- As with any test, arrive well-rested and a bit early so you'll be relaxed and alert.
- The Part 107 test contains 60 questions selected from a test bank of hundreds of possible questions, so don't try memorizing the answers.
- All of the questions are multiple-choice.
- The test is administered on a computer but also uses a paper test supplement. I suggest you purchase a paper copy of the test supplement because that's what you'll be using on the actual test. But you can also download it for free here if you're broke or cheap.
- There's a pretty good chance that the nearest testing center to you will be at an airport flight school. Be sure you know how to get there. The perimeter roads around airports can be confusing.
- You will need to bring an approved ID and proof of address with you. You are allowed to use multiple ID's if no one document satisfies all of the requirements. The linked handout explains the requirements in more detail.
- You will not be allowed to have a mobile phone, smart watch, nor any other electronics in your possession, except:
- You will be allowed to bring a basic (non-scientific) calculator, or an electronic flight computer approved for use during FAA tests. You really shouldn't need either one. There's a calculator in the testing interface if you need one.
- You will be allowed to bring (and probably will need) a non-illuminated magnifying glass or page magnifier. The charts in the supplement are small and may be difficult to read. The reason it shouldn't have a light is that some testing centers will consider an illuminated magnifier an unapproved electronic device and won't let you use it.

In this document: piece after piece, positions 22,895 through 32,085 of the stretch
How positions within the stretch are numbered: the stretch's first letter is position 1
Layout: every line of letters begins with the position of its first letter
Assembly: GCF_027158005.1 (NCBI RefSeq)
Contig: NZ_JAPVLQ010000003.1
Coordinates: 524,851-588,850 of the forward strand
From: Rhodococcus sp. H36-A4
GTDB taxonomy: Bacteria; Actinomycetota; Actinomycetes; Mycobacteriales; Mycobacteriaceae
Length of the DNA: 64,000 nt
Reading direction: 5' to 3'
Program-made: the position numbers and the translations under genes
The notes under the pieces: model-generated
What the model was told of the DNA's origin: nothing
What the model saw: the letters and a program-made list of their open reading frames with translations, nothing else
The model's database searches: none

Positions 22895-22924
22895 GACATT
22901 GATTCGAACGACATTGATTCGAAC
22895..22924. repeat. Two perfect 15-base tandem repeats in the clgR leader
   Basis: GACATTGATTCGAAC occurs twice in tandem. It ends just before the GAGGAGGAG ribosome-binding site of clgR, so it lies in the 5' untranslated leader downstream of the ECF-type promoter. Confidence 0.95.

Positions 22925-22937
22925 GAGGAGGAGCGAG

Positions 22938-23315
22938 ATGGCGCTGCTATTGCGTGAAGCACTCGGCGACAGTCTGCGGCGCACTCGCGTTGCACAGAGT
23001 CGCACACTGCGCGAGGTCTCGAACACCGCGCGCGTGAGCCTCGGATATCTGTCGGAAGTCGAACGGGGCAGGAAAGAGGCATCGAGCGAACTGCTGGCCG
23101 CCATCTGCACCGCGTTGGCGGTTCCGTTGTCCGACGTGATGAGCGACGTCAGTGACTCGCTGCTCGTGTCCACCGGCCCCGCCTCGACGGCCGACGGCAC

- You are allowed to bring a straightedge ruler, as long as nothing other than the usual markings are printed on it. You can also use an aviation plotter if you have one, but all you really need is a straightedge. You'll need it for some of the chart questions that involve latitude and longitude.
- The testing program allows you to mark questions that you want to come back to later. The proctor will explain how to use that and other functions. If you don't understand, ask the proctor to explain it again. That's what they're there for.
- You will be allowed bathroom breaks if needed.
- You will receive a copy of your results from the test proctor or testing center administrator before you leave the testing center. Don't lose that document! You'll need it to apply for your certificate.
What to Do Once You've Passed the Part 107 Knowledge Test
Congratulations! You've passed your exam! But you're not a pilot just yet
Within a few hours to a few days (but usually a few hours, at least on weekdays) your test results will be transmitted electronically to IACRA. You'll then need to log into your IACRA account to actually apply for your Part 107 pilot certificate. Your exam results will be reviewed by an FAA inspector; and unless you're already certificated as a Part 61 pilot, sent to TSA for the security screening.
Assuming that TSA has no issues with your application, you should receive an email with a link to your temporary certificate in a week or two. The temporary certificate will be valid for 120 days, by which time you should receive your permanent certificate with your pilot certificate number. It will be valid for the rest of your life, unless revoked, as long as you take recurrent training to satisfy the FAA's currency requirements.
Revised November 26, 2022